At first, she was at Augustaschule, a secondary school for girls located at Harvestehuder Weg, then at the elementary school (Volksschule) for boys and girls on Ludwigstraße, and since 1926 at the elementary school on Laeiszstraße. From 1929 onward, Bertha taught at the elementary school for girls on Holstenwall and from 1930 to 1933 at the Tieloh Nord elementary school for boys in Barmbek. A convinced Lutheran Christian, she also taught Lutheran religious classes during this entire period.

Edith started teaching immediately after completing her training in Nov. 1903. From 1920 onward, she was employed as a municipal teacher at the school on Schleidenstraße, where she gave classes until her dismissal.

As of 7 Apr. 1933, "non-Aryan” civil servants were dismissed in accordance with the "Law for the Restoration of the Professional Civil Service” ("Gesetz zur Wiederherstellung des Berufsbeamtentums”). Like many other teachers, the christened sisters Bertha and Edith Blankenstein were forced to retire from teaching because of their Jewish origins. For this reason, they were no longer able to hold on to their apartment on Abendrothsweg. Edith moved to Fuhlsbüttlerstraße, Bertha to her sister and brother-in-law on Sierichstraße.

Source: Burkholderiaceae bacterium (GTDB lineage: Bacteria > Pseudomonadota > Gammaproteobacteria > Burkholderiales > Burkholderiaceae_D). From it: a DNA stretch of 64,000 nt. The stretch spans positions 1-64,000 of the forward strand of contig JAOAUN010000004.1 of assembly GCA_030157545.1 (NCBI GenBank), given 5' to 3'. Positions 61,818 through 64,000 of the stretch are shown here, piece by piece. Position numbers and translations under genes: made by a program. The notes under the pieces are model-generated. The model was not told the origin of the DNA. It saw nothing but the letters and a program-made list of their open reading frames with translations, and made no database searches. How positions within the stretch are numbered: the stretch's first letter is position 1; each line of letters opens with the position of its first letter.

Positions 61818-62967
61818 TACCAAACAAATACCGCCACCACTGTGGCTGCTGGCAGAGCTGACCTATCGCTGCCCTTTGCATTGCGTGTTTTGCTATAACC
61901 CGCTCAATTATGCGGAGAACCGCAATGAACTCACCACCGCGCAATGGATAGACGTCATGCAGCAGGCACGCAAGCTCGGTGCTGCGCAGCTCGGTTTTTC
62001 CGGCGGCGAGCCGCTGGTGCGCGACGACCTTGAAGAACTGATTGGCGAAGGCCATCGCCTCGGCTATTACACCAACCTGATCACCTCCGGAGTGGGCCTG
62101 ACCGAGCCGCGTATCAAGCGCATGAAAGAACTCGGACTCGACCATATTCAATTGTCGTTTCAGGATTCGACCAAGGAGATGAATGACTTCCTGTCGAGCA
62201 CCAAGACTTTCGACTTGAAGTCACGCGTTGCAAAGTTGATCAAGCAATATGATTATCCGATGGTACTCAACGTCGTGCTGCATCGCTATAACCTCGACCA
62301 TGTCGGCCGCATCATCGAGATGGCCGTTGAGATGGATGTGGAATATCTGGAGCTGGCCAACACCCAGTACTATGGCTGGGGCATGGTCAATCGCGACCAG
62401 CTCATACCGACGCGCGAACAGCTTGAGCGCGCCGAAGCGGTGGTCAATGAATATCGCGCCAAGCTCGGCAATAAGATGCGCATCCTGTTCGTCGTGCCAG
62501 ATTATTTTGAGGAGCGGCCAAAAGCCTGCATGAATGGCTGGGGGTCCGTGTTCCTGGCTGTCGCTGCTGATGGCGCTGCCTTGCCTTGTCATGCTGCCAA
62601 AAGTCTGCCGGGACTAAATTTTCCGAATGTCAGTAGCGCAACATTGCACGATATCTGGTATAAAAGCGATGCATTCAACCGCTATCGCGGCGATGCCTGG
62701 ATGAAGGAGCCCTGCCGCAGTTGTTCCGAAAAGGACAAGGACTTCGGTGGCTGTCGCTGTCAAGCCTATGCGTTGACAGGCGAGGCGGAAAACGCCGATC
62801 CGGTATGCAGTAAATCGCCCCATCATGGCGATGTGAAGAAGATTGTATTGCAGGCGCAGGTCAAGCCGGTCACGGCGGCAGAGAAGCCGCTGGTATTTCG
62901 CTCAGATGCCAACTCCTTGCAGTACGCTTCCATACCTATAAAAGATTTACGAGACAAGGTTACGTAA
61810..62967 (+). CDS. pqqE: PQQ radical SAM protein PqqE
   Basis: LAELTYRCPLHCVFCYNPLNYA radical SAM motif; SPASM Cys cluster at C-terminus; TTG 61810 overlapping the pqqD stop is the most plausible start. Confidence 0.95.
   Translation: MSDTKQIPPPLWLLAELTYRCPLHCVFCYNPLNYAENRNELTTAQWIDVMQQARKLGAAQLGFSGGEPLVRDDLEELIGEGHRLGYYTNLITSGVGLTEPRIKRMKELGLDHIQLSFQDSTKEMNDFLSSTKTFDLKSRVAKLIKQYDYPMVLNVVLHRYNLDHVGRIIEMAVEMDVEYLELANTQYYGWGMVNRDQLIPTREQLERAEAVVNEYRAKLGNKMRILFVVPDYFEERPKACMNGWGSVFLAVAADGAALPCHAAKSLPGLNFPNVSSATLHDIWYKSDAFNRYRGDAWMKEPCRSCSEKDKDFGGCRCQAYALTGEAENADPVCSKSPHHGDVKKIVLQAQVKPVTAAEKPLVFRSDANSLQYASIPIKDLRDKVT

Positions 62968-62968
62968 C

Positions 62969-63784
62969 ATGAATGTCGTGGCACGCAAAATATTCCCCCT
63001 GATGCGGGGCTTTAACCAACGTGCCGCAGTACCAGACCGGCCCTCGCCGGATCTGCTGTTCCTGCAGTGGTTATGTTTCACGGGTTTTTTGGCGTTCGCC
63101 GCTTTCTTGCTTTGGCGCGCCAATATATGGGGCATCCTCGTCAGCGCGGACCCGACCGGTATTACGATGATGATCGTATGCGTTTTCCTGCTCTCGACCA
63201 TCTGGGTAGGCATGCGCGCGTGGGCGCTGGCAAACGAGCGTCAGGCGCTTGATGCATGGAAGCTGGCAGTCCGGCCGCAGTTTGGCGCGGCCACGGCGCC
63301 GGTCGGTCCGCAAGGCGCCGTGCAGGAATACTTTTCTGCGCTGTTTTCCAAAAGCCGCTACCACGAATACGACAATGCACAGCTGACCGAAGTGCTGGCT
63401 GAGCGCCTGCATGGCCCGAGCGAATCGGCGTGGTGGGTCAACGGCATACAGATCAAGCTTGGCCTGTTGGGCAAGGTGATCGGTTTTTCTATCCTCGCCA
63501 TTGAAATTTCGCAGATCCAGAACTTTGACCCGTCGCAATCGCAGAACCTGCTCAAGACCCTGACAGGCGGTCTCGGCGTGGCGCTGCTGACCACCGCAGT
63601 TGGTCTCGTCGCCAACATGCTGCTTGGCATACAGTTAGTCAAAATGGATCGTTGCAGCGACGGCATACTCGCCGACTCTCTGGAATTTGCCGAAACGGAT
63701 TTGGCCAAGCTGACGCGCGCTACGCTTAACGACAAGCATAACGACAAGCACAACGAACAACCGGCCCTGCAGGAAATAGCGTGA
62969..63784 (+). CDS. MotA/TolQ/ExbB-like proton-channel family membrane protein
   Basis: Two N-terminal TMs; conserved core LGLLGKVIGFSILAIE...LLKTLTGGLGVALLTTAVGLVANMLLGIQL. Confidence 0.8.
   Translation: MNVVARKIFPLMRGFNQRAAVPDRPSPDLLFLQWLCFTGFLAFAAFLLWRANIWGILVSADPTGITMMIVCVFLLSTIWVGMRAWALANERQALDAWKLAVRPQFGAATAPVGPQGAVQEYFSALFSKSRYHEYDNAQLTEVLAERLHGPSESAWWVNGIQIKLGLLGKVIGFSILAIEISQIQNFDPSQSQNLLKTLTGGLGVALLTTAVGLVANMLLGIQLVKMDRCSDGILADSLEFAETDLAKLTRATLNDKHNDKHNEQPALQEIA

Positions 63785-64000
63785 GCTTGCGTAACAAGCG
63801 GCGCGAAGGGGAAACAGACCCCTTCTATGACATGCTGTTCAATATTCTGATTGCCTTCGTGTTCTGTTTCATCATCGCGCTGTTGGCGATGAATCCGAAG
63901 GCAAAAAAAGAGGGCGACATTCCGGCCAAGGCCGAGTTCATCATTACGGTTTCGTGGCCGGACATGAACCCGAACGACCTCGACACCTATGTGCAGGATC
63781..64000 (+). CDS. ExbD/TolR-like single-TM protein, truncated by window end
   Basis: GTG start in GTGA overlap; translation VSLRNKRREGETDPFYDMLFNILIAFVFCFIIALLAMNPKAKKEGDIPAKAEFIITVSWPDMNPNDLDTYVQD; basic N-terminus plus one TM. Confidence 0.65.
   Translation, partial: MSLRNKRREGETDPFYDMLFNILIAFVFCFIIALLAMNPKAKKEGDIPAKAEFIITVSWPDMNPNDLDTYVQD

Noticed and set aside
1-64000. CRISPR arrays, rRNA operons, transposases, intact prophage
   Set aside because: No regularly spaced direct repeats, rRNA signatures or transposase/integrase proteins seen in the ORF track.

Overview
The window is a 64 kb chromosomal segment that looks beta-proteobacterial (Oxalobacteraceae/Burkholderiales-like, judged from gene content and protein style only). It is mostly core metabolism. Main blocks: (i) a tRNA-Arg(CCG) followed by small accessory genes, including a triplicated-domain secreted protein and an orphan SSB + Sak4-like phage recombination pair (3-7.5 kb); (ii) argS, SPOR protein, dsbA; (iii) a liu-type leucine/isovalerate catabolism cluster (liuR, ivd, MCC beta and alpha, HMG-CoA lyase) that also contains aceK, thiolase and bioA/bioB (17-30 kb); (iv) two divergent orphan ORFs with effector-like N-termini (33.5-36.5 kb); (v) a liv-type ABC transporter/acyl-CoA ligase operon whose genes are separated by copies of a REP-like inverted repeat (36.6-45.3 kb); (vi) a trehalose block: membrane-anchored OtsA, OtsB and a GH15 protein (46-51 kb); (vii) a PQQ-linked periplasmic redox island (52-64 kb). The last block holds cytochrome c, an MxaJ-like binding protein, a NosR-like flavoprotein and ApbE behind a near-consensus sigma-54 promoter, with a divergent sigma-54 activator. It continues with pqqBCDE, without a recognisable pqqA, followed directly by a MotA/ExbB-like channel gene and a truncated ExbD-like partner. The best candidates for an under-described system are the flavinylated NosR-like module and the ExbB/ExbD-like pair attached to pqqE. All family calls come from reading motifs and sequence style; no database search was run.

Following her dismissal, Bertha Blankenstein helped in an honorary capacity with the children’s service at the Borgfelde parish, where her brother-in-law played the organ. However, she was exposed to anti-Semitic hostilities there as well: In Nov. 1935, Bishop Franz Tügel received a letter by the NSDAP advising him "to order the removal of the Jewess, since one could not expect race-conscious parents to send their children to a children’s service involving a Jewess taking part in any way.” This was not the first denunciation. A year earlier already, Paul Söhle, a member of the parochial church council, wished to remove from the parish both Bertha Blankenstein and Pastor Junge, whose political views were intolerable in Söhle’s opinion. However, the parochial church council stood by Bertha Blankenstein, despite several exhortations by the district office of the NSDAP. Bishop Tügel also refused to comply. In his reply to the NSDAP, he wrote: "The German Lutheran Church does not have an Aryan race law yet.” It is not known how long Bertha Blankenstein continued to be active in the parish.